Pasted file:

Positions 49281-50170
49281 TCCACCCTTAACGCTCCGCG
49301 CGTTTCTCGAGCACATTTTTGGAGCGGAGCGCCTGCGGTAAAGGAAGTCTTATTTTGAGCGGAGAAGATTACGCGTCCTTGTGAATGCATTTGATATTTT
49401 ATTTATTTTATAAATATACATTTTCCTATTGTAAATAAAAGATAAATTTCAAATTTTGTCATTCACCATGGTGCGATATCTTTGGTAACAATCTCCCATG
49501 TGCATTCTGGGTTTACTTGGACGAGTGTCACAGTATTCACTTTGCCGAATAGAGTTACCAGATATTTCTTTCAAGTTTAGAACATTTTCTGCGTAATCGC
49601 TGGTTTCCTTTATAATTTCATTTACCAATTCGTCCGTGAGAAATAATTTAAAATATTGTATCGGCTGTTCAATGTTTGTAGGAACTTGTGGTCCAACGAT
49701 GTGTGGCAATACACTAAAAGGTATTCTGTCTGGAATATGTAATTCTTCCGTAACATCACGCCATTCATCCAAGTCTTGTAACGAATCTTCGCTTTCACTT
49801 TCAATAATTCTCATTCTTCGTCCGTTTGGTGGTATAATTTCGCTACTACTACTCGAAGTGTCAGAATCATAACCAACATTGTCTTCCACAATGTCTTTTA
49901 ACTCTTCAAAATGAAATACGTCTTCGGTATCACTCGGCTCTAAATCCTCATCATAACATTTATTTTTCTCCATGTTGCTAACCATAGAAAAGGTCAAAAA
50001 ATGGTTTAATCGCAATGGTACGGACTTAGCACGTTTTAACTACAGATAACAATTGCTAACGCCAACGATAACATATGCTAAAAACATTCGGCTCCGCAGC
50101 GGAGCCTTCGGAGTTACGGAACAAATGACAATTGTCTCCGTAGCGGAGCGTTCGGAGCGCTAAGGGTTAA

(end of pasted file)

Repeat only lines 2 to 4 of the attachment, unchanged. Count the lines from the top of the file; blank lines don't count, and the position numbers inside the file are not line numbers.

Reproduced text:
49281 TCCACCCTTAACGCTCCGCG
49301 CGTTTCTCGAGCACATTTTTGGAGCGGAGCGCCTGCGGTAAAGGAAGTCTTATTTTGAGCGGAGAAGATTACGCGTCCTTGTGAATGCATTTGATATTTT
49401 ATTTATTTTATAAATATACATTTTCCTATTGTAAATAAAAGATAAATTTCAAATTTTGTCATTCACCATGGTGCGATATCTTTGGTAACAATCTCCCATG